How is convergence performance of Layer 2 multicast accelerated on an S series switch?

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When the network topology changes, Layer 2 multicast detects the topology change by responding to notification messages of ring network protocols. Layer 2 multicast sends General Query messages in the VLAN where the topology changes to re-collect group member relationships. Ring network protocols include STP, MSTP, RRPP, Smart Link, and SEP. The ring network protocols supported by the switches excluding the S1700 are as follows:
- STP: supported by all switch models
- MSTP: supported by all switch models excluding the S2700SI
- RRPP: supported by all switch models excluding the S1720 and S2700SI
- Smart Link: supported by all switch models excluding the S1720, S2700SI, S2710SI, and S2700EI
- SEP: supported by all switch models excluding the S1720, S2700SI, S2710SI, and S2700EI

Other related questions:
Configure an S series switch to accelerate OSPF route convergence
The following network changes affect OSPF route convergence. A device detects that the peer link is down and the neighbor relationship becomes invalid. A new link-state advertisement (LSA) is generated and flooded. The Link State Database (LSDB) is updated. A new route is calculated through the Shortest Path First (SPF) routing algorithm and delivered to the Forwarding Information Base (FIB) table. To accelerate OSPF aggregation, you can perform the following operations on a switch: Set a Hello interval and a Dead interval on the peer device or configure the BFD to rapidly detect failures. Set spf-schedule-interval (of which the default value is 5, in seconds) to a smaller value to shorten the SPF calculation interval. Set the LSA generation interval to a smaller value. Set the LSA arrival check interval to a smaller value. Run the ospf trans-delay command in an interface view to speed up LSA flooding.

Layer 2 multicast entries and usage of S series switches
For an S series switch, entries fall into protocol and forwarding entries. Protocol entries include router port entries and host port entries. You can run the display igmp-snooping router-port command to check router port entries, run the display igmp-snooping port-info command to check host port entries, and run the display l2-multicast forwarding-table command to check forwarding entries. Protocol entries are triggered by protocol packets or manually generated. They are used to identify the protocol exchange status. Forwarding entries are generated based on protocol entries and are used to guide subsequent multicast data forwarding.

Difference between forwarding modes of Layer 2 multicast on an S series switch
After Layer 2 multicast is enabled on an S series switch, the switch maintains a Layer 2 multicast forwarding table. When receiving a multicast packet, the switch matches the multicast address of the packet with multicast forwarding entries to determine the outbound interface. Whether the switch determines the outbound interface based on the multicast IP address or multicast MAC address depends on the configured Layer 2 multicast forwarding mode. Multiple multicast IP addresses may be mapped to one MAC address. If multicast data is forwarded based on the MAC address, multicast data may be sent to the users who do not order the multicast data. MAC address-based multicast forwarding can improve specifications in certain scenarios. Different models support different Layer 2 multicast forwarding modes: - The S1720, S2700SI, S2710SI, S2700EI, S2720, S2750EI, S5700S-LI, and S5700LI support only MAC address-based multicast forwarding. - The S3700SI and S5710-C-LI support only IP address-based multicast forwarding. - The S5700SI supports only IP address-based multicast forwarding in V200R002 and earlier versions, and supports MAC address-based and IP address-based forwarding modes starting from V200R003. - The S3700EI, S3700HI, S5710-X-LI, S5720S-SI, S5720SI, S5700EI, S5710EI, S5720EI, S5700HI, S5710HI, S5720HI, S6700EI, S6720EI, S7700, S9700, S12700, S9300, and E600 support MAC address-based and IP address-based forwarding modes.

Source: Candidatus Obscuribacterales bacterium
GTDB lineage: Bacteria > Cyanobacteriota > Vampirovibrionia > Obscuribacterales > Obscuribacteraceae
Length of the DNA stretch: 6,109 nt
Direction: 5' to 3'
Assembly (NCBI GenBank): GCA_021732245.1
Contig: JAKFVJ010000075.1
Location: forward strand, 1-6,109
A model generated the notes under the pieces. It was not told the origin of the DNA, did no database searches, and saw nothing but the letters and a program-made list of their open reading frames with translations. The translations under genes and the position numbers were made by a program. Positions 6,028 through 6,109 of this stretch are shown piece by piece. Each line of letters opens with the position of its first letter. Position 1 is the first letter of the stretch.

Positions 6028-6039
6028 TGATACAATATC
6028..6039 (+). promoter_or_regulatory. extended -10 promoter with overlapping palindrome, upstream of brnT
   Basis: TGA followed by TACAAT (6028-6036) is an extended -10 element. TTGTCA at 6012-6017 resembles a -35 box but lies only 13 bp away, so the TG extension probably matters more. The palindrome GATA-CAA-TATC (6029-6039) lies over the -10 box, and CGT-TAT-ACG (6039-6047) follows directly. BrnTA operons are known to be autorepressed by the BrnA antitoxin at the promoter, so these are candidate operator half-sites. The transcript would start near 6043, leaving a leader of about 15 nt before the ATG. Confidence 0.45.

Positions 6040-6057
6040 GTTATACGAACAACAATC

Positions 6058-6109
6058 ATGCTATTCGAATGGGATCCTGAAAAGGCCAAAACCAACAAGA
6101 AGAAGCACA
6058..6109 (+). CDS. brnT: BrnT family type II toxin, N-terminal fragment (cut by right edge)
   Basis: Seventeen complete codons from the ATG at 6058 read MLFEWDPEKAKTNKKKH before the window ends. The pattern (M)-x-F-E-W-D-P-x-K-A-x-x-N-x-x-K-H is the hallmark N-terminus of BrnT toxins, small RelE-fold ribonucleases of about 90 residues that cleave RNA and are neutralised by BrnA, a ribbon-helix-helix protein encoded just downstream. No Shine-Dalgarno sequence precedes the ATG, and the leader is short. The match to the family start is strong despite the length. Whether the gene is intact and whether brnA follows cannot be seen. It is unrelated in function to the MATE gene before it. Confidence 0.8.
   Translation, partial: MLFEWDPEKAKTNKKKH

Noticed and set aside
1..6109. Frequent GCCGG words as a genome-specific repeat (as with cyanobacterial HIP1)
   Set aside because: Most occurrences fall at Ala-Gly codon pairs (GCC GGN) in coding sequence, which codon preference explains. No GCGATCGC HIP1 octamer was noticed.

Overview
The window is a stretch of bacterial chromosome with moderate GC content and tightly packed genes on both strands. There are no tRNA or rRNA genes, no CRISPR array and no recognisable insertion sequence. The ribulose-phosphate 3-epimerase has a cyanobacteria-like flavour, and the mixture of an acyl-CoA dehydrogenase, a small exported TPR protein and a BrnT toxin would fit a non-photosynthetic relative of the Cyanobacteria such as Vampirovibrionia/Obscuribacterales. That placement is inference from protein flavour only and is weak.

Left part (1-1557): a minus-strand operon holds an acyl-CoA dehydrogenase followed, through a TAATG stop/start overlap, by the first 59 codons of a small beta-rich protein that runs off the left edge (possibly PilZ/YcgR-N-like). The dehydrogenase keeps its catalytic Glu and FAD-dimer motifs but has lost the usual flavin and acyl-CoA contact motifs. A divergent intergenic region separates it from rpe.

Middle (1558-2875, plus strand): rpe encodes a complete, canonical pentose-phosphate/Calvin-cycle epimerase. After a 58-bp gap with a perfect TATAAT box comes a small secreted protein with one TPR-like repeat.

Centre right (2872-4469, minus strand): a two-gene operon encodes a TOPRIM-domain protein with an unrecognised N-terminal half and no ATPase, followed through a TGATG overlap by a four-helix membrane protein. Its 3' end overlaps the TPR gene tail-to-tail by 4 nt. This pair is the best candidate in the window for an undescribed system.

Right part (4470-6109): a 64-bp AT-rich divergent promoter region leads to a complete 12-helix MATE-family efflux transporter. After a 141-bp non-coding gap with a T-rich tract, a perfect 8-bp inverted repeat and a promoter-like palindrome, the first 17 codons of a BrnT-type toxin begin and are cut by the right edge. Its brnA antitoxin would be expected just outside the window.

How to configure Layer 2 multicast on a CE series switch

When a CE series switch functions as a Layer 2 switch, it broadcasts all multicast packets passing through it in a broadcast domain by default. Therefore, all hosts in the same broadcast domain receive the multicast packets, regardless of whether they are group members. This causes a waste of network bandwidth and brings security risks.

This problem can be solved by configuring IGMP snooping on the Layer 2 multicast switch. After IGMP snooping is configured, the Layer 2 multicast switch listens to and analyzes IGMP packets exchanged between multicast users and the upstream router, and creates Layer 2 multicast forwarding entries accordingly. Multicast data packets are then forwarded based on the Layer 2 multicast forwarding entries, instead of being broadcast on the Layer 2 network.

# Configure IGMP snooping in VLAN 10.

<HUAWEI> system-view
[~HUAWEI] igmp snooping enable   //Enable IGMP snooping globally.
[*HUAWEI] vlan 10
[*HUAWEI-vlan10] igmp snooping enable   //Enable IGMP snooping in a VLAN (broadcast domain).
[*HUAWEI-vlan10] commit

Default Layer 2 multicast forwarding mode on an S series switch
For S series switches excluding the S1700, after Layer 2 multicast is enabled, the S1720, S2710SI, S2700SI, S2700EI, S2720EI, S2750EI, S5700LI, and S5700S-LI (S5700S-28X-LI-AC and S5700S-52X-LI-AC) forward multicast data based on MAC addresses, and other models forward multicast data based on IP addresses by default.

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